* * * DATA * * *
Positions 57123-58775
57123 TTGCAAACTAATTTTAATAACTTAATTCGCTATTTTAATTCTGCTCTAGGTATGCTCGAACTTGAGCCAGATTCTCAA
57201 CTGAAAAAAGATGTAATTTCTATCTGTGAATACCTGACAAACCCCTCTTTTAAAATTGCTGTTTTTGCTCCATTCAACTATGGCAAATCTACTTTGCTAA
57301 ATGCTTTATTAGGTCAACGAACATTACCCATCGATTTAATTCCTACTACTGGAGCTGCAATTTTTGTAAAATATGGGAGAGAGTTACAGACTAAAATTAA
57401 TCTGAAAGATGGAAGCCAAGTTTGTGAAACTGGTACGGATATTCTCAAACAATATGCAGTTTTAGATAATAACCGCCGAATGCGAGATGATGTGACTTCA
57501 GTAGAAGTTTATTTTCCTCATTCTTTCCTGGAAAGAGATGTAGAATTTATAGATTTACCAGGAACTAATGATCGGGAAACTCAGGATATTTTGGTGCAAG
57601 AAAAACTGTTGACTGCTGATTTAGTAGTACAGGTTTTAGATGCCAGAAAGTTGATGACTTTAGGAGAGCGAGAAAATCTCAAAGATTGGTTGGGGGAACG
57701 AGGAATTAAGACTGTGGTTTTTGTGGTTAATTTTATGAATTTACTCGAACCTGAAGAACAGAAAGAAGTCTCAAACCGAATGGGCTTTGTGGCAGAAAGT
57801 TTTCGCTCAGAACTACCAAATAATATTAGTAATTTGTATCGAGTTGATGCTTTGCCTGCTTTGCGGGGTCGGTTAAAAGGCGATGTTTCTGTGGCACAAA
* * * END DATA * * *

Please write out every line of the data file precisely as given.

Positions 57123-58775
57123 TTGCAAACTAATTTTAATAACTTAATTCGCTATTTTAATTCTGCTCTAGGTATGCTCGAACTTGAGCCAGATTCTCAA
57201 CTGAAAAAAGATGTAATTTCTATCTGTGAATACCTGACAAACCCCTCTTTTAAAATTGCTGTTTTTGCTCCATTCAACTATGGCAAATCTACTTTGCTAA
57301 ATGCTTTATTAGGTCAACGAACATTACCCATCGATTTAATTCCTACTACTGGAGCTGCAATTTTTGTAAAATATGGGAGAGAGTTACAGACTAAAATTAA
57401 TCTGAAAGATGGAAGCCAAGTTTGTGAAACTGGTACGGATATTCTCAAACAATATGCAGTTTTAGATAATAACCGCCGAATGCGAGATGATGTGACTTCA
57501 GTAGAAGTTTATTTTCCTCATTCTTTCCTGGAAAGAGATGTAGAATTTATAGATTTACCAGGAACTAATGATCGGGAAACTCAGGATATTTTGGTGCAAG
57601 AAAAACTGTTGACTGCTGATTTAGTAGTACAGGTTTTAGATGCCAGAAAGTTGATGACTTTAGGAGAGCGAGAAAATCTCAAAGATTGGTTGGGGGAACG
57701 AGGAATTAAGACTGTGGTTTTTGTGGTTAATTTTATGAATTTACTCGAACCTGAAGAACAGAAAGAAGTCTCAAACCGAATGGGCTTTGTGGCAGAAAGT
57801 TTTCGCTCAGAACTACCAAATAATATTAGTAATTTGTATCGAGTTGATGCTTTGCCTGCTTTGCGGGGTCGGTTAAAAGGCGATGTTTCTGTGGCACAAA